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AT&T nets $7.8B from sale of part of DirecTV and AT&T TV Now

AT&T will own 70% of the New DirecTV business.

Corinne Reichert Senior Editor
Corinne Reichert (she/her) grew up in Sydney, Australia and moved to California in 2019. She holds degrees in law and communications, and currently writes news, analysis and features for CNET across the topics of electric vehicles, broadband networks, mobile devices, big tech, artificial intelligence, home technology and entertainment. In her spare time, she watches soccer games and F1 races, and goes to Disneyland as often as possible.
Expertise News, mobile, broadband, 5G, home tech, streaming services, entertainment, AI, policy, business, politics Credentials
  • I've been covering technology and mobile for 12 years, first as a telecommunications reporter and assistant editor at ZDNet in Australia, then as CNET's West Coast head of breaking news, and now in the Thought Leadership team.
Corinne Reichert
2 min read

AT&T owns 70% of New DirecTV, and has netted $7.8 billion to sell the remaining 30%.

Sarah Tew/CNET

AT&T has reached a deal to sell off a minority stake in its satellite TV arm for $7.8 billion, the carrier said Thursday. AT&T and private equity firm TPG will form a new company, called New DirectTV, in which AT&T will own a 70% stake and TPG 30%. The company will include the DirecTV, AT&T TV Now and U-Verse video services.

The deal values AT&T's DirecTV business at $16.25 billion.

Read more: Every streaming service ranked: Disney Plus vs. Netflix, Amazon Prime, Peacock, HBO Max and Hulu

Current AT&T video customers will become New DirecTV subscribers once the transaction is completed, and will keep their video service, as well as any bundled wireless and broadband services and Max accounts. There were 17.2 million subscribers of AT&T's US video unit by the end of 2020.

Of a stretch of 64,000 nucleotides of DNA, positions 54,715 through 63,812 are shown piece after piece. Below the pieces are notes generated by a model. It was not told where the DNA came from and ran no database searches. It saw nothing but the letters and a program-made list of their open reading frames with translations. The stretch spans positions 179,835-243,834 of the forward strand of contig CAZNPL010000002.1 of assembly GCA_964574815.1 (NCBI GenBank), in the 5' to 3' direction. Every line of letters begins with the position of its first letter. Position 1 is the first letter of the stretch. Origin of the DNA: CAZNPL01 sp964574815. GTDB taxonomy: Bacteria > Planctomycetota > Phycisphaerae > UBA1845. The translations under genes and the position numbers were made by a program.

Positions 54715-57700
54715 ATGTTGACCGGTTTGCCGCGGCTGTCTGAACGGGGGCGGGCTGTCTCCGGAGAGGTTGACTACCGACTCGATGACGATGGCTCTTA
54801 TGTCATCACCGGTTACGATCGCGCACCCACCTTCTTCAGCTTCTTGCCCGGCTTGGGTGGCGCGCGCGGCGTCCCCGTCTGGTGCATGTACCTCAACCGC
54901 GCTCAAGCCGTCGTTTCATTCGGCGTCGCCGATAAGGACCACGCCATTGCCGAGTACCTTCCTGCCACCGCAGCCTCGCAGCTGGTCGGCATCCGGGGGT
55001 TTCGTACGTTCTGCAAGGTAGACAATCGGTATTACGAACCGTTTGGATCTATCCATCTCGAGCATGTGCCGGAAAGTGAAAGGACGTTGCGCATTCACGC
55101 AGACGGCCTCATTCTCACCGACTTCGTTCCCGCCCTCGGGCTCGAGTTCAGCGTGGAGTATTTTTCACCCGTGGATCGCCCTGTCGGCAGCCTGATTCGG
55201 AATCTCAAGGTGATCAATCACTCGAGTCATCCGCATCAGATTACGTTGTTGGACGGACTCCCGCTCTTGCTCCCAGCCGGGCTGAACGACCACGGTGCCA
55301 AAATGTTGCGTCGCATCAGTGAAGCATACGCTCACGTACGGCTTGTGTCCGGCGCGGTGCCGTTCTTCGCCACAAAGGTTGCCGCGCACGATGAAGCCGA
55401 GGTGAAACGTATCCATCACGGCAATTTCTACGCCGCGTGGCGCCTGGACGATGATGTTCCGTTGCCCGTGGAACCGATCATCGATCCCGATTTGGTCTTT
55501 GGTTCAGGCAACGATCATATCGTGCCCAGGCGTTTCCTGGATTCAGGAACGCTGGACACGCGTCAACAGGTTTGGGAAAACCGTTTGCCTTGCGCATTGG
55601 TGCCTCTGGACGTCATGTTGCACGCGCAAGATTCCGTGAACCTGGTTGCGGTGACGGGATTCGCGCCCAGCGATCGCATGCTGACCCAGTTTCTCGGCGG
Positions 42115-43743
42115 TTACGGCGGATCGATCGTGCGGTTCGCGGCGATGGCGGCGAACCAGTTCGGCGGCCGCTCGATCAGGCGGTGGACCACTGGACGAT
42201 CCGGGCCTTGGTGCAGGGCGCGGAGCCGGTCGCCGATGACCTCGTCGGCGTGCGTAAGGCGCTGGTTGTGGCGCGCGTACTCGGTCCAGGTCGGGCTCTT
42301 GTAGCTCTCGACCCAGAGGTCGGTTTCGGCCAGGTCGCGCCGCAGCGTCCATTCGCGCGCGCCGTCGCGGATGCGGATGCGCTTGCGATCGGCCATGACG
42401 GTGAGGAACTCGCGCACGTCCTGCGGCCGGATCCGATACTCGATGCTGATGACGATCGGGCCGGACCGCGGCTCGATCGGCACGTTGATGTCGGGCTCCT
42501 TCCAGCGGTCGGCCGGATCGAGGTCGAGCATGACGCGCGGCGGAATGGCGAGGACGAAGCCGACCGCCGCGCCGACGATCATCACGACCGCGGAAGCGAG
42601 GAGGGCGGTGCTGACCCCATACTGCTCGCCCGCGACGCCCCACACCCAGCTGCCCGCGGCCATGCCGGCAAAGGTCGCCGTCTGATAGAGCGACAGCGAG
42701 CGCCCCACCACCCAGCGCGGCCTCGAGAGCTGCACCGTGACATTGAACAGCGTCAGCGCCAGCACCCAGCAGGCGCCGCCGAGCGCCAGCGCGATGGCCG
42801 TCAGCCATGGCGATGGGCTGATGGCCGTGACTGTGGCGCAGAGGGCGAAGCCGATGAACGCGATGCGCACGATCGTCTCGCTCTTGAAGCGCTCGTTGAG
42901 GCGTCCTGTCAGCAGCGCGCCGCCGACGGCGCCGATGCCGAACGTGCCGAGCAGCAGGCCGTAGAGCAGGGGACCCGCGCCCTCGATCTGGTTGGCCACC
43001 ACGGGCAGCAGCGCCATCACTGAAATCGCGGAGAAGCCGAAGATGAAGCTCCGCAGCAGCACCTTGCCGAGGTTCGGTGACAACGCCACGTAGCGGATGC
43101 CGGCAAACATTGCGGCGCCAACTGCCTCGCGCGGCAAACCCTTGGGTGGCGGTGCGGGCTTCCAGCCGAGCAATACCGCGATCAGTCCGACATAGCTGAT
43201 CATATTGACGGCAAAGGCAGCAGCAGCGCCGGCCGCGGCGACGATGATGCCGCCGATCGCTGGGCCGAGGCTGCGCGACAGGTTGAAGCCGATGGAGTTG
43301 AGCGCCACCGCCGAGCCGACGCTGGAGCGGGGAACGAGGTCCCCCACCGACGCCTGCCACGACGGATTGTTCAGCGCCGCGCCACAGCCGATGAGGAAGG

Existing content deals will also transfer over to New DirecTV, including NFL Sunday Ticket.

The new company will be run by two representatives from AT&T and TPG, as well as Bill Morrow, CEO of AT&T's US video unit.

It follows reports in August that AT&T was again considering offloading its DirecTV business to private equity firms in a deal worth less than $20 billion.

The move comes as AT&T focuses more on streaming services after AT&T's WarnerMedia launched streaming service HBO Max in July 2020. Max is the most expensive streaming service on the market, costing $15 a month.

AT&T merged AT&T TV Now -- its streaming service -- with AT&T TV, its cable and satellite alternative, in January this year. The carrier had launched AT&T TV in March 2020 to provide DirecTV channels over internet streaming rather than satellite. AT&T TV was designed to replace DirecTV and traditional cable TV. It features live TV channels -- including ABC and Fox, plus cable channels such as ESPN, TNT, Nickelodeon and HGTV -- that are streamed over the internet.

AT&T was reportedly first looking to ditch DirecTV or merge it with Dish in 2019 after it lost 4 million pay TV subscribers in 2019, ending that year with 20.4 million subscribers in the US.